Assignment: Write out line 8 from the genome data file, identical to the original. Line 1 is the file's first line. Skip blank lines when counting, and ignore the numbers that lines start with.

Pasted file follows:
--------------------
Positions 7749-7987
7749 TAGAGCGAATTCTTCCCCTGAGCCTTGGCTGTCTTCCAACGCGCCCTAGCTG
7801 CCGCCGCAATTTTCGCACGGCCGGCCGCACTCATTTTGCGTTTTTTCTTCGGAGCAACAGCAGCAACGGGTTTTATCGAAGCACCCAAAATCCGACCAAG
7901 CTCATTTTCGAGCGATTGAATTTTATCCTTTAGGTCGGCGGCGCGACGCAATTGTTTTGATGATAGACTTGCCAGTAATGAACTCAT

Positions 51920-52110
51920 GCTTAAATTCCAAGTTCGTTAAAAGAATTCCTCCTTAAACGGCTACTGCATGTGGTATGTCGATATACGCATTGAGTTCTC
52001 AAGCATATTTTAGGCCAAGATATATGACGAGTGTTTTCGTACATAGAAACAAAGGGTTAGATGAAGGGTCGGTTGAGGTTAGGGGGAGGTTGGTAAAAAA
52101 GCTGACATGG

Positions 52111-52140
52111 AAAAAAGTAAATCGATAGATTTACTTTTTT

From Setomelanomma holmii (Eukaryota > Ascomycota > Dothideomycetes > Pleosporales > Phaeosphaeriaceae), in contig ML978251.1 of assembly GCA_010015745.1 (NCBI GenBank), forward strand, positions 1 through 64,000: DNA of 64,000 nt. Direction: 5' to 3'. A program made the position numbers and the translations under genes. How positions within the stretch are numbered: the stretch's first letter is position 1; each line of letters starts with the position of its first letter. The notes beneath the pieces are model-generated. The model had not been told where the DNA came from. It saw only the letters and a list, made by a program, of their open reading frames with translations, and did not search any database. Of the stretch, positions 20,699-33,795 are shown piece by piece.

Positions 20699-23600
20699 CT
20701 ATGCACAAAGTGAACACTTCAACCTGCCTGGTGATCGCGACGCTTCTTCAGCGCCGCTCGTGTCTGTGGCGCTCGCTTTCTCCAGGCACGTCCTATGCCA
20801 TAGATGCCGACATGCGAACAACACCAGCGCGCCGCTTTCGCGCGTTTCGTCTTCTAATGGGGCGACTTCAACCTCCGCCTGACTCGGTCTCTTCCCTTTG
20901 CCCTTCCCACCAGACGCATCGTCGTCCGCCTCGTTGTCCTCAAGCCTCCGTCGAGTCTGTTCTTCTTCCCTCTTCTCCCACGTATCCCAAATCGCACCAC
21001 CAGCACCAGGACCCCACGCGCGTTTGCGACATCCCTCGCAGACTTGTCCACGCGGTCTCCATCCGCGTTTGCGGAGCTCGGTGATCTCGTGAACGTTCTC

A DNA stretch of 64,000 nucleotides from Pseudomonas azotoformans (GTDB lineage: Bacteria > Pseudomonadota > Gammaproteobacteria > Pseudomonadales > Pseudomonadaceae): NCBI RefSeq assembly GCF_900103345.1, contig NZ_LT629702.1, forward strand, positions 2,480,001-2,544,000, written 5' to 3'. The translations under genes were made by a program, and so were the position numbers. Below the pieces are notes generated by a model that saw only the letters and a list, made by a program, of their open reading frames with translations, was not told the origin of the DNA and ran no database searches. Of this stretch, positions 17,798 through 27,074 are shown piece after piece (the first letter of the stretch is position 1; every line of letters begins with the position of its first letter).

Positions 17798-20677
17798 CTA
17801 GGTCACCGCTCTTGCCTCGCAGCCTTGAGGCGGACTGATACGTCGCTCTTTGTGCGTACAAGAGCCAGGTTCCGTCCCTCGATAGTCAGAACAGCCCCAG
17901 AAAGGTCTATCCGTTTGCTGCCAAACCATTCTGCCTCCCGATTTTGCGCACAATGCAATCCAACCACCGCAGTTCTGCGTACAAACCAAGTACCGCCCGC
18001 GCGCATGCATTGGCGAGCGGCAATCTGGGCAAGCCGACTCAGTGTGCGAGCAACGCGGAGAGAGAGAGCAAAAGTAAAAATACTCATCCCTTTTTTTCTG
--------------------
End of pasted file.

52101 GCTGACATGG